Maddie's physical therapist has been wavering back and forth between shoe inserts and SMO's (braces that go up to the ankle). She is still standing with her left foot rolled out. The pediatric orthopedic came to the house for a consult yesterday. Together, the PT and ortho decided shoe inserts would be preferable. Based on her rapid progress, they felt that by the time the SMO molds were ready (4-6 weeks) she would be ready for inserts. The ortho made molds of Maddie's feet.
He took the time to explain her arch and how the inserts would provide support to keep her from rolling her feet or curling her toes. He told me Maddie's inserts will be the smallest size he's made. Hooray for early intervention and size 2 shoes.
Maddie was cooperative with the first foot, but tempers flared during the imprinting of the second foot. This girl hates being restrained.
The ortho will return with the inserts in a few weeks, so I'll update then.
Maddie surprised us all all by walking across the entire living room by herself. It was so unexpected. Then Amelia joined in and both girls were walking back and forth between the PT and me. This walking business is escalating quickly!
Today was Maddie's follow up appointment with the neurologist.She saw the pediatric neurologist at 9, 12, and now 15 months.The doctor was very pleased with Maddie's progress and growth chart. She seemed pleased that our PT had us practice exercises where we isolate the muscles Maddie uses (i.e. hold her right leg down while crawling up the stairs so she is forced to use her left side). I updated her on the orthopedic inserts as well.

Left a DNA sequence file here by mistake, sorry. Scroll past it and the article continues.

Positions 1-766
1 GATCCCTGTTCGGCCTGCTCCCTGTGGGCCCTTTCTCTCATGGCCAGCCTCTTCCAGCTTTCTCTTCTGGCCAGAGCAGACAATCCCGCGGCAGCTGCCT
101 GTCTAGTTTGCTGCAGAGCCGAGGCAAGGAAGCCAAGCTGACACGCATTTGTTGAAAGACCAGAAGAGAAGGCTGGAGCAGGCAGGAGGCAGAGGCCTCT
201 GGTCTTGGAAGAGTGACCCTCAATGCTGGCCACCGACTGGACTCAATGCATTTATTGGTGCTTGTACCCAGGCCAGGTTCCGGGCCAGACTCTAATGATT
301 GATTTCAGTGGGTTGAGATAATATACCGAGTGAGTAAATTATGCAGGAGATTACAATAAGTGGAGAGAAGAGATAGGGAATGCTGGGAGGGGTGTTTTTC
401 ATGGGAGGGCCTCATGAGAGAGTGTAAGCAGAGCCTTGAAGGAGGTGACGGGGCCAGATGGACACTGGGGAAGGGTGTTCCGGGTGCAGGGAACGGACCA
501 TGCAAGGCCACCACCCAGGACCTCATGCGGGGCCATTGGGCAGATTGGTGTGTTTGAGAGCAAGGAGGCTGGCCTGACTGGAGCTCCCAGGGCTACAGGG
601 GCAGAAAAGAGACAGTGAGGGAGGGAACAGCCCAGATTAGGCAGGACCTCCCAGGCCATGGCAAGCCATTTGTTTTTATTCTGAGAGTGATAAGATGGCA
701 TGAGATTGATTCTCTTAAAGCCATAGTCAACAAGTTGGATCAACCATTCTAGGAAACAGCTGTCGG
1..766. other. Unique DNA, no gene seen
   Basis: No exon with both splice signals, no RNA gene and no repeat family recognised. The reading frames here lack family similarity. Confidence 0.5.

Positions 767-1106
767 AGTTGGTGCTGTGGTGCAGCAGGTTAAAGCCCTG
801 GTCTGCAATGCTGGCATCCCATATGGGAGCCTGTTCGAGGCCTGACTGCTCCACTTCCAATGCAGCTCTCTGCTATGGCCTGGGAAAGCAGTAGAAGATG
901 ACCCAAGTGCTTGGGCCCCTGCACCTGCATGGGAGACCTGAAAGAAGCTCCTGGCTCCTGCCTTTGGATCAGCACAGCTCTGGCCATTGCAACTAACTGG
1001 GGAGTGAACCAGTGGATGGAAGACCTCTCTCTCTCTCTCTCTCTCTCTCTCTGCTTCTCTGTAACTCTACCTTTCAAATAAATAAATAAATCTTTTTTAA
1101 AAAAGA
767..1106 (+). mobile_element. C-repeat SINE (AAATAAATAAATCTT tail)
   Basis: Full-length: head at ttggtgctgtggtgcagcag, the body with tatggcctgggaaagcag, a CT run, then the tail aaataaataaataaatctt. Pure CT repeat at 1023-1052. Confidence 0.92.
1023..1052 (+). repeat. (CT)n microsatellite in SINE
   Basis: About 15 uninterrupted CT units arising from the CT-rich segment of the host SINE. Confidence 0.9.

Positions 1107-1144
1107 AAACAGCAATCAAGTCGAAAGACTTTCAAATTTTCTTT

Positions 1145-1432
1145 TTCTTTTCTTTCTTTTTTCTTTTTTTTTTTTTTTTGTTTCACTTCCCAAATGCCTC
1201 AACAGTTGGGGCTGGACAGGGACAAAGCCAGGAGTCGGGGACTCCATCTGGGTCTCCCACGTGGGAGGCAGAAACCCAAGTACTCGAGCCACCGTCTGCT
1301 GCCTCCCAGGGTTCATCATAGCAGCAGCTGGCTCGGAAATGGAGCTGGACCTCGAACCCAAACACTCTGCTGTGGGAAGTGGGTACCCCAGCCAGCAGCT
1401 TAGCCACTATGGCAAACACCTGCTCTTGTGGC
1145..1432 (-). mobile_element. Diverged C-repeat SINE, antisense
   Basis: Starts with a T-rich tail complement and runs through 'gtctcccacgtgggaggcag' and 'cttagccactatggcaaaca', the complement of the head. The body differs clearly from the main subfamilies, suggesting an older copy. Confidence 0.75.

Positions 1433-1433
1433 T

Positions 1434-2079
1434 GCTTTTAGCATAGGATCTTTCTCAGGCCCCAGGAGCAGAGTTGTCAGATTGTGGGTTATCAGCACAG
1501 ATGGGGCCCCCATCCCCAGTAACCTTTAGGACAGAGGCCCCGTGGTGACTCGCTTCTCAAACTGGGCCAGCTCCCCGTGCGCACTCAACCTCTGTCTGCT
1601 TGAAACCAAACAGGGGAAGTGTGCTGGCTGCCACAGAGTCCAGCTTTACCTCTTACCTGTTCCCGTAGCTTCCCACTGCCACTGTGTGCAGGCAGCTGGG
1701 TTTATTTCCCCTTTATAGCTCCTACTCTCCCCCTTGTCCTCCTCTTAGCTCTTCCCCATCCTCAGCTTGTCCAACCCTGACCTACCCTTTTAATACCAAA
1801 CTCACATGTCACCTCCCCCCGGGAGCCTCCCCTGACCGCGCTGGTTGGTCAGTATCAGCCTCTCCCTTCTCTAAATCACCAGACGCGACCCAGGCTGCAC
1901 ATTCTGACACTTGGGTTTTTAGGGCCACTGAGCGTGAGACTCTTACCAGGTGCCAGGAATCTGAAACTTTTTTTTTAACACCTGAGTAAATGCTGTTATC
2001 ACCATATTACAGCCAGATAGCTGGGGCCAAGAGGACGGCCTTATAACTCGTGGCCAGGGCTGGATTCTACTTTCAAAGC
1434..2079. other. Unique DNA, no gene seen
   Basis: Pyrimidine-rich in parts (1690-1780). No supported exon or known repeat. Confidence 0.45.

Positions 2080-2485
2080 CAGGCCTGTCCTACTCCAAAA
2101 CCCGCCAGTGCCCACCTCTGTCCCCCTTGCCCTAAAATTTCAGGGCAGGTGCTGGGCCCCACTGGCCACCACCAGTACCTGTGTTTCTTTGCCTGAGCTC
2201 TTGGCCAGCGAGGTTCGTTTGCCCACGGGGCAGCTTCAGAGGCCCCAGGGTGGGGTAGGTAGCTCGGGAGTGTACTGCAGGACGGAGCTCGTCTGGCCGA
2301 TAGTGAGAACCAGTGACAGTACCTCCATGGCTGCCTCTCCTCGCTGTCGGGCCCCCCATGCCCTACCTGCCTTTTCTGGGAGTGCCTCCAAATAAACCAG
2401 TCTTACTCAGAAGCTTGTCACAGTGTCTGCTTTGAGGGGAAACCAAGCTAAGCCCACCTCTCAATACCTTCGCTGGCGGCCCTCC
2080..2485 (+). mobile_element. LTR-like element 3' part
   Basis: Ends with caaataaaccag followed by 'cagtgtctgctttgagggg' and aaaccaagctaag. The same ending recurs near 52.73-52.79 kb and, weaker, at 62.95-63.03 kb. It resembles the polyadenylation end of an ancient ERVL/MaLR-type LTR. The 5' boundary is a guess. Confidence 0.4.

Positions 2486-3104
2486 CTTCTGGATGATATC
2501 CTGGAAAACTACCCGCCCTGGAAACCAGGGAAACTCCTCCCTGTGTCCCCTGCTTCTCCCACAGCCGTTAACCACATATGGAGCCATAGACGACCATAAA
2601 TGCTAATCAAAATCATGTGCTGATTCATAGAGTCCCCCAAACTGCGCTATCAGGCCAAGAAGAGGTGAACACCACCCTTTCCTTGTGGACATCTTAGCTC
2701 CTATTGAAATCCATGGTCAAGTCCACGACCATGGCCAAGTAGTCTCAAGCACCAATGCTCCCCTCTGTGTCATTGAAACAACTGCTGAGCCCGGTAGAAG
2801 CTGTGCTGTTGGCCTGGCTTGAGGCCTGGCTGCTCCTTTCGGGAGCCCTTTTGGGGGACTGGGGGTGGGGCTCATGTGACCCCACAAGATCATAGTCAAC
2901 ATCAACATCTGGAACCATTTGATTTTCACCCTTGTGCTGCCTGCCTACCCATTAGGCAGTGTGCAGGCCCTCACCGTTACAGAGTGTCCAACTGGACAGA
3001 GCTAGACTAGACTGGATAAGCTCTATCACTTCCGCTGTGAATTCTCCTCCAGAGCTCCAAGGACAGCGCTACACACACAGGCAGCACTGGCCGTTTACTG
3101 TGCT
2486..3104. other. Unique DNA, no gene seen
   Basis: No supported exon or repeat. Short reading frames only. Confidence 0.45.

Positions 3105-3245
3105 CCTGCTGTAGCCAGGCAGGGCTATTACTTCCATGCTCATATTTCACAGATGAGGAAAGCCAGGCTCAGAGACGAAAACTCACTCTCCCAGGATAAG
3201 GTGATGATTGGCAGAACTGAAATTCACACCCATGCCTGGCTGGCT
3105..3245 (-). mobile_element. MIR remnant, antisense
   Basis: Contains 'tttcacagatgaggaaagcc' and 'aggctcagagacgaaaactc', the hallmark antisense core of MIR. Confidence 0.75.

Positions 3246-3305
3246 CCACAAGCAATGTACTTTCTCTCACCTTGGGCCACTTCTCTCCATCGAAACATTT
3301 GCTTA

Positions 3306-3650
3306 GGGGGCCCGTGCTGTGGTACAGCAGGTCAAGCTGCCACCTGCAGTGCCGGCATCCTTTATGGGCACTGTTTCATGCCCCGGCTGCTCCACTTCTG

She examined Maddie's head circumference, reflexes, crawling, walking, tracking things with her eyes, etc. She told me that based on Maddie's low tone and developmental delays, she could order an MRI upon my request. I reaffirmed that it was not our desire to put Maddie under anesthesia unless it was absolutely necessary. Of course she supported that decision and agreed that the MRI results would unlikely change anything we do.
After thorough discussion, I was relieved when the neurologist ended by saying she was not going to schedule a follow up. She assured me that her door was always open and she urged us to come in if Maddie started to regress or plateau. We all started clapping (including Maddie) and I even asked to take a picture since this is hopefully the last time we'll see our lovely neurologist.
Seven months ago, I was prepared for a very different outcome. Words cannot express how relieved and happy I am about all that Maddie has accomplished and continues to do.